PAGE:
Wilson Bilkovich wrote:
> On 11/12/06, bradjpeek <bradjpeek / gmail.com> wrote:
> >
> > The second edition of _The_Ruby_Way_ has an example similar to the
> > following:
> >
> > irb(main):001:0> puts 'not equal' unless (3.2 - 2.0) == 1.2
> > not equal
> > =>nil
> >
> > The point is to illustrate why you might want to use BigDecimal (i.e.
> > so 3.2 - 2.0 would in fact = 1.2).
> >
> > require 'bigdecimal'
> > x = BigDecimal("3.2")
> > y = BigDecimal("2.0")
> > z = BigDecimal("1.2")
> > p x - y == z ?  "equal" : "not equal"    # prints "equal"
> >
> > I'm fairly new to Ruby and don't do much programming, but when I saw
> > this example I was surprised that the default behavior is that 3.2 -
> > 2.0 != 1.2
> >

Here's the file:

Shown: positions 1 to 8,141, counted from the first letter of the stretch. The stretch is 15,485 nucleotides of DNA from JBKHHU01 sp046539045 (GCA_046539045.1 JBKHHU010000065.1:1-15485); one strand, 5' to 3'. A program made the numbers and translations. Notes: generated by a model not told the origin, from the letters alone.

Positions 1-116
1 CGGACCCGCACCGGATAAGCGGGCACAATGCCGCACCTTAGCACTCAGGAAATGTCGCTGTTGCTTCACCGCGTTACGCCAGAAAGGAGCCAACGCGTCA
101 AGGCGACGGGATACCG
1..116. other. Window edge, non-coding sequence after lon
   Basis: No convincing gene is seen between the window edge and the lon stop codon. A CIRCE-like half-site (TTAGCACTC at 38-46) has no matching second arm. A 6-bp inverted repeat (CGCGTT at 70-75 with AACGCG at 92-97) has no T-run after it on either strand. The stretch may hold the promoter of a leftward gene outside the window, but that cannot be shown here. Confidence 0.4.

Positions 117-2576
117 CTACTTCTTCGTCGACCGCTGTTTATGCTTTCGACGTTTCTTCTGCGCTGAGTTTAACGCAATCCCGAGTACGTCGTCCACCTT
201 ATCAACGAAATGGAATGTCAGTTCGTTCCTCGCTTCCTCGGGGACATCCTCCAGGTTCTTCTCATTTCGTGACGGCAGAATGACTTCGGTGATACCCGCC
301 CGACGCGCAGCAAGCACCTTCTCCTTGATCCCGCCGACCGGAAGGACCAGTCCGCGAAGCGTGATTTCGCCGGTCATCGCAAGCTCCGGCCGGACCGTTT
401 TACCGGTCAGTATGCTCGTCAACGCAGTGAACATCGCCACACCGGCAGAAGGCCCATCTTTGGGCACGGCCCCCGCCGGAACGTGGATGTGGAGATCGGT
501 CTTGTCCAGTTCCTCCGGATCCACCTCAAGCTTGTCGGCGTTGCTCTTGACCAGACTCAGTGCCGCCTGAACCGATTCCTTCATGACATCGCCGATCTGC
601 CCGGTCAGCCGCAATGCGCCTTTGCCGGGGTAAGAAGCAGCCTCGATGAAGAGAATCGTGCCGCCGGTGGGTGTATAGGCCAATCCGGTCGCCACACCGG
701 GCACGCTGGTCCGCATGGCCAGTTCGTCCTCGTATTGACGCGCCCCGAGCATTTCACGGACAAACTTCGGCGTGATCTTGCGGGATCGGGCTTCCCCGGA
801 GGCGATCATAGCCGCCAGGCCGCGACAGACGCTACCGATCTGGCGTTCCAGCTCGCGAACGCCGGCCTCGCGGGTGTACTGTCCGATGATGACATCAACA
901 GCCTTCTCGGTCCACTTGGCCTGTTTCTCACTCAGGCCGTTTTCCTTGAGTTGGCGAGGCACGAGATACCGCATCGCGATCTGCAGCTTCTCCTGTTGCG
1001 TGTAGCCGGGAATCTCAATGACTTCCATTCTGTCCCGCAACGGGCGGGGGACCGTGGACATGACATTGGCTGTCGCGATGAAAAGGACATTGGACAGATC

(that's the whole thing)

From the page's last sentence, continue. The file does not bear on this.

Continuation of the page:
> > To me, this violates the "Principal of least surprise", but I guess it
> > isn't a big deal because I don't remember it being discussed in
> > Programming Ruby book (but it certainly may have been).
> >
> > Do other languages work this way?
> >
> >
>
> Yep. This is pretty standard.
> This article is tolerable, but rambles a bit:
> http://en.wikipedia.org/wiki/Floating_point

There was a personal computer that had a language in ROM
that used binary-coded-decimal floating point.
Using that language, 3.2 - 2.0 yielded precisely 1.2.